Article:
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Health Minister Viktor Liashko told BBC News on June 15 that the water in the Dnipro River is "tens of thousands of times" more polluted due to the Kakhovka dam breach.
Liashko explained that this radically increases the risk of spreading infectious diseases among the affected population.
The flooding affected sewage, cattle burial grounds, and cesspools. Such contaminated water can cause bacterial intestinal infections, such as cholera, and viral and parasitic outbreaks.
By some indicators, pollution levels to 28,000 times higher than normal, Liashko warned.
As of yet, cases of cholera infection have not yet been detected among the population and people can protect themselves by following safety measures, the minister added.
These precautions include avoiding swimming, fishing, and drinking water from the river anywhere below the Kakhovka dam. Swimming at the Black Sea coast is currently also forbidden.
It is not yet clear when will the river and the sea become clean again, the minister said.
Liashko noted that the state services are working on ensuring the supply of drinking water. Demining and removal of pollutants from the water are also required.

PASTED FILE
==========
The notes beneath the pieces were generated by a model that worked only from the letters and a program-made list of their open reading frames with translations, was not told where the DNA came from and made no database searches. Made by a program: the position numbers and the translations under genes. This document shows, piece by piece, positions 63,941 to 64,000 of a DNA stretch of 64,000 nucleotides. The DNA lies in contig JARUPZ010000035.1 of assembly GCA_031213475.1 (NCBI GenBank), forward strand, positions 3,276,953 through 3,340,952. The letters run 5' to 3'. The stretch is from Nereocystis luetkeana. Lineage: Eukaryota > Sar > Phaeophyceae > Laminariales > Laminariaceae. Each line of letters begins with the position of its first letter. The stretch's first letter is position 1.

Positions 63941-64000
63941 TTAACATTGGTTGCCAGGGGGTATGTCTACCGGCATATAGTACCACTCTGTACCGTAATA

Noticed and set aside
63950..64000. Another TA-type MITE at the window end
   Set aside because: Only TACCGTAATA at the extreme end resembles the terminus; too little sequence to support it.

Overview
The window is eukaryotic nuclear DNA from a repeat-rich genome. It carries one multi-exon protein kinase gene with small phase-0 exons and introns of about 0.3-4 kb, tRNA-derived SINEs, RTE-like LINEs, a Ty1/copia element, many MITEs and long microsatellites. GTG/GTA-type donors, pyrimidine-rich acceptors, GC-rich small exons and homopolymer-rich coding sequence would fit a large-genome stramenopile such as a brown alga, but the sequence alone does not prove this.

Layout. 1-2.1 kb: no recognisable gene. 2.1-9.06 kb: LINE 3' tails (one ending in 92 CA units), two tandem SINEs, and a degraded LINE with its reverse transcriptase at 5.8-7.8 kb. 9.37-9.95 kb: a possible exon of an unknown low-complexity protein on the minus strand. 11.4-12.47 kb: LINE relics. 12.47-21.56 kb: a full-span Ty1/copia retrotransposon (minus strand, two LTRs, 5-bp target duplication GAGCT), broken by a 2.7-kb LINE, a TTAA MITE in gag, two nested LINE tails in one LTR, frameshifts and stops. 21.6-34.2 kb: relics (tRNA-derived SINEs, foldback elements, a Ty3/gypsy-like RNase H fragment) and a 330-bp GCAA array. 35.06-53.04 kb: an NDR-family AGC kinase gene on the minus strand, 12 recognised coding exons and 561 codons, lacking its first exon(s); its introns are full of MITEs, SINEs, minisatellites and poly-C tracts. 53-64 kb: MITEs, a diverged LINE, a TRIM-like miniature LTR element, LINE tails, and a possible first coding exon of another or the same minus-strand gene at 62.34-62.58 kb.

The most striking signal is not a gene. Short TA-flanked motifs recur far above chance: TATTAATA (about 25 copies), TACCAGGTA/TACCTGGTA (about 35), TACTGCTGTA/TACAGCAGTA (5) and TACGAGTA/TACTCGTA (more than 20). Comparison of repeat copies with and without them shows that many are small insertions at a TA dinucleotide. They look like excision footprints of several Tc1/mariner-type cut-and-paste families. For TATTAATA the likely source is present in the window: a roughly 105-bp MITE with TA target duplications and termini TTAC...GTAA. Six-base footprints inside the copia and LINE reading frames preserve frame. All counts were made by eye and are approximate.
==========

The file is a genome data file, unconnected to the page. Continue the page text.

According to the minister, the government invested 1.5 billion Hr. ($40.6 million) to Mykolaiv, Kherson, Zaporizhzhia, and Dnipropetrovsk oblasts, those affected by the disaster.
The full extent of the environmental damage caused by the Kakhovka dam cannot yet be estimated, he added.
The Kakhovka dam collapsed on June 6, causing a large-scale environmental and humanitarian disaster, including massive flooding of the Dnipro River. Ukraine's military said that Russian forces destroyed the dam.
On June 16, the Interior Ministry reported that 13 settlements on the river's right bank and 17 on the left bank remain flooded. Over 3,000 people have been evacuated from Kherson and Mykolaiv oblasts.
On June 13, Defense Ministry's Military Media Center confirmed the presence of E. coli and cholera in the waters near the city of Kherson, but not in high concentrations.
The State Border Guard in the port city of Odesa said that the seaside is turning into a "garbage dump and an animal cemetery" as debris from the flooded river washes into the sea.